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Former PNGA Player of the Year Nick Taylor’s win ends Canadian Open drought

Nick Taylor had plenty of gallery support at Oakdale G&CC outside Toronto. (Bernard Brault/Golf Canada)

by Brad Ziemer 

To that list of great Canadian sporting moments, we can add three words: Nick Taylor’s putt. 

Yes, that 72-footer for eagle that won the 35-year-old Abbotsford product the RBC Canadian Open on the fourth extra hole Sunday will be discussed in the same breath as Sidney Crosby’s Golden Goal, Joe Carter’s World Series-winning home run and Mike Weir’s Masters win of 20 years ago. It was that big. 

And no longer will we have to listen to that phrase that has been repeated ad nauseam for decades. You know the one, about no Canadian having won the Canadian Open since Pat Fletcher in 1954.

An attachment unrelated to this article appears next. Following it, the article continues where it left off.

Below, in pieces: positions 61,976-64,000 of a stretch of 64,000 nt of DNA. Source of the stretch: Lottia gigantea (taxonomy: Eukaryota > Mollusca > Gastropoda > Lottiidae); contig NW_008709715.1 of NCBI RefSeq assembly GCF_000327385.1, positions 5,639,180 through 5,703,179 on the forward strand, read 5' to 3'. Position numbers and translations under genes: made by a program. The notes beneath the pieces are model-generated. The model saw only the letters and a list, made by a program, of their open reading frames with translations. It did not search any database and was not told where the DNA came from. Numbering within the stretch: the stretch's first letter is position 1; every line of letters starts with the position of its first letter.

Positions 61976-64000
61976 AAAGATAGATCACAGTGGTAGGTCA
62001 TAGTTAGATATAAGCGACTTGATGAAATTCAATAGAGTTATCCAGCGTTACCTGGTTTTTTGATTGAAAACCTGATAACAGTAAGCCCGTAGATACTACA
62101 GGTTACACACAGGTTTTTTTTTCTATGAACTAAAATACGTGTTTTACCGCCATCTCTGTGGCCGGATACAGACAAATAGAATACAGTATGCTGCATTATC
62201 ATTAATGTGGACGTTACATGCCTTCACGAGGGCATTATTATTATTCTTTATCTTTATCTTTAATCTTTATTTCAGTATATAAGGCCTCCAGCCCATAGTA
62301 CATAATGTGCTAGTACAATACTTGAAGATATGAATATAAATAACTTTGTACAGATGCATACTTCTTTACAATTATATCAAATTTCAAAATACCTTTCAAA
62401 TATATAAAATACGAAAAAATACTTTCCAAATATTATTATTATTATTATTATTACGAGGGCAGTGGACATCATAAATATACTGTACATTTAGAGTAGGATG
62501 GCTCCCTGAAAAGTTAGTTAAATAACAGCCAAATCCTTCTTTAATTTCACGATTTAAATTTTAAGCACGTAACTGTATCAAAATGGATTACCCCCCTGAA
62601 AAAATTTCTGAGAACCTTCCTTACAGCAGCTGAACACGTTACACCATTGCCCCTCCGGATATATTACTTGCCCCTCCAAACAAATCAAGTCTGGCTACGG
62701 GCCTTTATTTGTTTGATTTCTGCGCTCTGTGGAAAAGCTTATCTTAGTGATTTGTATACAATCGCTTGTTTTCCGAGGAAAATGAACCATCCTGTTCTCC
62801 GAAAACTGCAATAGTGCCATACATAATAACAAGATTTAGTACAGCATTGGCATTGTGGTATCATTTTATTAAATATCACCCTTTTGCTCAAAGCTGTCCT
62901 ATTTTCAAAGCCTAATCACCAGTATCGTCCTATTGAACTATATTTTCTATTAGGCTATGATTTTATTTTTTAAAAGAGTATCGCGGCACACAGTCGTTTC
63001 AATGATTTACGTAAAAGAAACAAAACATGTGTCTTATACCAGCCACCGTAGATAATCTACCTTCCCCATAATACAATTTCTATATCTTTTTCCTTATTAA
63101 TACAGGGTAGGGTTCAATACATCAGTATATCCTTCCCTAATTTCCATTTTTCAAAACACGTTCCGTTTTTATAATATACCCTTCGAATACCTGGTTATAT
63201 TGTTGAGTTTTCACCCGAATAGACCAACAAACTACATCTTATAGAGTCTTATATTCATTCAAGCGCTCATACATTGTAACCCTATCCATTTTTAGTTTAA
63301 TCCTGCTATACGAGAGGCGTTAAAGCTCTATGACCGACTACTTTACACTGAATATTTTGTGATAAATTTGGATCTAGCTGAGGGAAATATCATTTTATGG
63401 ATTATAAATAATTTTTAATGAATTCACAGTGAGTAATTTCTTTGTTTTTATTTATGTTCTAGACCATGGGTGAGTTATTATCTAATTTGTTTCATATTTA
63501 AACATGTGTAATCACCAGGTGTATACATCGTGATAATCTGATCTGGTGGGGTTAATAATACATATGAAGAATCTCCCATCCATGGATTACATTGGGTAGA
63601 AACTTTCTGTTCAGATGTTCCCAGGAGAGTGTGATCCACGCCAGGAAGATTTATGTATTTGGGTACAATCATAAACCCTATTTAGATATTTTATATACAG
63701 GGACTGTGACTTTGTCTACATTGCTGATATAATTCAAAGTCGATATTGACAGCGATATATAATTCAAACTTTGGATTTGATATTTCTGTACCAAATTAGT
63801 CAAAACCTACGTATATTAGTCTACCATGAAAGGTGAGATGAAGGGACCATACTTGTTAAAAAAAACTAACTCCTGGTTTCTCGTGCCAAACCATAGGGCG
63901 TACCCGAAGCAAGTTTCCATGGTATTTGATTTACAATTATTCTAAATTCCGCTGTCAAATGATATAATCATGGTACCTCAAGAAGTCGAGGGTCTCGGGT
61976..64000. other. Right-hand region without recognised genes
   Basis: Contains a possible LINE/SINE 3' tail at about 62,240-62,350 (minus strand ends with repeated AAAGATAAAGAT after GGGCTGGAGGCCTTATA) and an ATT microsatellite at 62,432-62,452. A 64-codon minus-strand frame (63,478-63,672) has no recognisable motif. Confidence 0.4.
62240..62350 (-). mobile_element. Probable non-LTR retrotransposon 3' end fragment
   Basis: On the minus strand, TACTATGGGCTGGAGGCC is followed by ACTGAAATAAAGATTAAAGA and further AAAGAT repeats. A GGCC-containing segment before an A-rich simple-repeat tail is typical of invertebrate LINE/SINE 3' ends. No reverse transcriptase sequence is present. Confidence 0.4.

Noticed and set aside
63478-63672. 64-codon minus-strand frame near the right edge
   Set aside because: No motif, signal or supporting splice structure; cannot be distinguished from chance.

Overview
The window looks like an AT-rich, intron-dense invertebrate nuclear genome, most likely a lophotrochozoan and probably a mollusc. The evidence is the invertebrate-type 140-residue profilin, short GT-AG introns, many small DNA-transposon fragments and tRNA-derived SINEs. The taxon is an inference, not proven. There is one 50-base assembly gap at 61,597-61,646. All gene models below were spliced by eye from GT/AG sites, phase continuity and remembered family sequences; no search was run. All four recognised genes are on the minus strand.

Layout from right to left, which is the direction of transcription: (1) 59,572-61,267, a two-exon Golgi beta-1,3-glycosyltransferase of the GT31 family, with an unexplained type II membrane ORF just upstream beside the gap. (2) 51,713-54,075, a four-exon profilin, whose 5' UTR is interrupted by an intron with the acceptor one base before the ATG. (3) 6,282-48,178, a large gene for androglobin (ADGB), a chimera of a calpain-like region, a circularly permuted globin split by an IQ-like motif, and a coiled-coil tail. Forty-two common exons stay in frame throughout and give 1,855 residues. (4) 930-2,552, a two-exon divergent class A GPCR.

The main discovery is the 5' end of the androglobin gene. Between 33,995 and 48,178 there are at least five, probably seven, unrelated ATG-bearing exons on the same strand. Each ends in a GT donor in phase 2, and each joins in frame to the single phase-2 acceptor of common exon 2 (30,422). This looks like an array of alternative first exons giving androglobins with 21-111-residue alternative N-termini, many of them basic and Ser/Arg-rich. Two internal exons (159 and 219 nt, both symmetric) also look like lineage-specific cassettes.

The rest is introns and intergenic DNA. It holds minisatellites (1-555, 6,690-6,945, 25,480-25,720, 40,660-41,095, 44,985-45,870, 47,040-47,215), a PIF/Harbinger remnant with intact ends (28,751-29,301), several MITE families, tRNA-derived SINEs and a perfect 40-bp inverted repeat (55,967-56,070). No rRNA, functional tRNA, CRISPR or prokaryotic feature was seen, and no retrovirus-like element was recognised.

Taylor is a two-time PNGA Men’s Player of the Year (2008, 2009) and former No. 1-ranked player in the world while playing for the University of Washington. And now he is a national hero.  

Taylor chuckled in his winner’s news conference when it was suggested to him that for years to come Canadians will be remembering where they were when his putt dropped on the 18th green at Oakdale Golf & Country Club. 

“I don’t even know how to answer that because those other moments were for me,” he said. “Like where was I when Sidney Crosby scored. I was watching with college buddies down in Seattle. To think that I’m the person that people are thinking about is kind of breathtaking. So, yeah, I think it will take time to kind of realize what’s just happened.” 

And about that putt that ended the dramatic playoff with Englishman Tommy Fleetwood, Taylor acknowledged he was just trying to get it close. Two-putt for birdie, he told himself, and at worst you’re moving on to the fifth playoff hole. He couldn’t believe it when the ball rolled into the hole. Nor could the huge gallery that all day had attempted to will Taylor to the finish line. Bedlam ensued.